Potentially harmful substances - e.g. pesticides, heavy metals and hydrocarbons - are often released into the aquatic environment. When large quantities of pollutants are released there may be an immediate impact as measured by large-scale sudden mortalities of aquatic organisms, e.g. fish kills resulting from contamination of waterways with agricultural pesticides. Lower levels of discharge may result in an accumulation of the pollutants in aquatic organisms. The end results, which may occur long after the pollutants have passed through the environment, include immunosuppression, reduced metabolism, and damage to gills and epithelia. However, the link between adverse water quality and fish diseases is not proven. Alleged pollution-related diseases include epidermal papilloma, fin/tail rot, gill disease, hyperplasia, liver damage, neoplasia and ulceration. Many surveys have indicated a greater proportion of diseased fish in polluted compared to non-polluted marine sites. Yet, the value of such surveys may be questioned. Specific examples of fish disease thought to reflect the effects of pollution include surface lesions attributed to Serratia plymuthica, fin and tail rot caused by Aeromonas hydrophila and Pseudomonas fluorescens, gill disease resulting from the activity of Flavobacterium spp., vibriosis as caused by Vibrio anguillarum, and enteric redmouth (causal agent, Yersinia ruckeri). Research indicated that some of the disease caused by Aeromonas, Flavobacterium and Pseudomonas resulted from generally adverse water quality, i.e. higher than usual quantities of organic material, oxygen depletion, changes in pH values and enhanced microbial populations. Some infections with Serratia and Yersinia may well have reflected contamination of waterways with domestic sewage, e.g. leaking septic tanks. At least one outbreak of vibriosis was linked to high concentrations of copper, which may have debilitated the fish making them more susceptible to disease.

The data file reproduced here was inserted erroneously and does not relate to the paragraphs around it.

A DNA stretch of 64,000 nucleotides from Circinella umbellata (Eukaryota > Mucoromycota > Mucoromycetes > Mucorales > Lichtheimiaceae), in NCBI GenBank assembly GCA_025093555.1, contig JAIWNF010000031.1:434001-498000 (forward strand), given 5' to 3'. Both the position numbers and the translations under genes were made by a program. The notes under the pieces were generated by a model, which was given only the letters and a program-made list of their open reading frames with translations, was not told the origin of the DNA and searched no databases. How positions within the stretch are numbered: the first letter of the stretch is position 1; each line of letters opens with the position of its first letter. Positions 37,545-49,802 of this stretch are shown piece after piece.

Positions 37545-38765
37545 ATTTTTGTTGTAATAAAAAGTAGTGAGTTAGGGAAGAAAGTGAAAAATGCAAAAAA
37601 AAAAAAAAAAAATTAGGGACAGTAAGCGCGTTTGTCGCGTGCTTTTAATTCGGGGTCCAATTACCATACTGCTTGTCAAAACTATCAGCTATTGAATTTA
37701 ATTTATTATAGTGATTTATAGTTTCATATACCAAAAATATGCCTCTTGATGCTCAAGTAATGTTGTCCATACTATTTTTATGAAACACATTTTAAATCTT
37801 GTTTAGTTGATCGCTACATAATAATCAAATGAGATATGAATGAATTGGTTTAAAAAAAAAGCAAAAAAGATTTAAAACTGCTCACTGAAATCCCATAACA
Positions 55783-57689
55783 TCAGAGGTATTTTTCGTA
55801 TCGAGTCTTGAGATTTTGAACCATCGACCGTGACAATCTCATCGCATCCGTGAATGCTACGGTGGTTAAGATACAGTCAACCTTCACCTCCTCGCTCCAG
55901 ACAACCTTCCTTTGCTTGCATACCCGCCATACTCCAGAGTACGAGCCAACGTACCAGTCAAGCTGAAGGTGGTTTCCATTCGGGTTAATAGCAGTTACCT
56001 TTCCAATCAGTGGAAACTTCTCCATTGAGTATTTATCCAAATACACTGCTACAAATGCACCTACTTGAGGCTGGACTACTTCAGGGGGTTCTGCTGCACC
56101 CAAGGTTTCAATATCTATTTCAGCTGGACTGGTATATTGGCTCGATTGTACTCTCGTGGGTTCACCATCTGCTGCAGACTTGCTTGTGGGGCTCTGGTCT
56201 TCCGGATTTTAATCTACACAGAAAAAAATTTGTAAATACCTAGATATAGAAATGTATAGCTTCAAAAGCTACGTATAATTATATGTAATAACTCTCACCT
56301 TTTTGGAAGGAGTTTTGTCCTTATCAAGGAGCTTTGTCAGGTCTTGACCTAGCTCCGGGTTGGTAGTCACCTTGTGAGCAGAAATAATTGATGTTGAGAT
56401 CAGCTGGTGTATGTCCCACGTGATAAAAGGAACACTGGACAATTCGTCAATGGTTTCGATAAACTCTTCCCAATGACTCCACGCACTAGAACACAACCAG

|Journal||Journal of Applied Microbiology Symposium Supplement|
|Publication status||Published - 1999|